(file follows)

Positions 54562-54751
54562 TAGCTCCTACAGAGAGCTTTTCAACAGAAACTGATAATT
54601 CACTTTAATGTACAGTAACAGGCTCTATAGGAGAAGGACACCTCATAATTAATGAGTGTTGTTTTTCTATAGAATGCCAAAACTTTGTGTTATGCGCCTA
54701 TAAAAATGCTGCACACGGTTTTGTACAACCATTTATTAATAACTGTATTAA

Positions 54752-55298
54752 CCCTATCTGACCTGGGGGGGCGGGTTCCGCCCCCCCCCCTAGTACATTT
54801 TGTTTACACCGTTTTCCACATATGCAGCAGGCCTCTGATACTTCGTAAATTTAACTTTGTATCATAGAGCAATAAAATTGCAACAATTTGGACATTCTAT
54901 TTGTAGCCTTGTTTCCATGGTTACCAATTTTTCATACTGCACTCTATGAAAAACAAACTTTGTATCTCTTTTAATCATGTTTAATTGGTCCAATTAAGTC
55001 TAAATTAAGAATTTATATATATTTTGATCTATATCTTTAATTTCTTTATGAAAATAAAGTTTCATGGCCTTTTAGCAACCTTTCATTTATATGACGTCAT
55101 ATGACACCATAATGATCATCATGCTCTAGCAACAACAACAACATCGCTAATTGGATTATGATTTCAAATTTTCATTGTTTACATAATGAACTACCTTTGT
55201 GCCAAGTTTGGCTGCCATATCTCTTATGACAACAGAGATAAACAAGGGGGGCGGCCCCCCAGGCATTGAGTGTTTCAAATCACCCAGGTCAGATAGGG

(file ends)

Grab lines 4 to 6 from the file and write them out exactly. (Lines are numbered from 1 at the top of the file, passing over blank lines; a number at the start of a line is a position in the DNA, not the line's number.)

54701 TAAAAATGCTGCACACGGTTTTGTACAACCATTTATTAATAACTGTATTAA

Positions 54752-55298
54752 CCCTATCTGACCTGGGGGGGCGGGTTCCGCCCCCCCCCCTAGTACATTT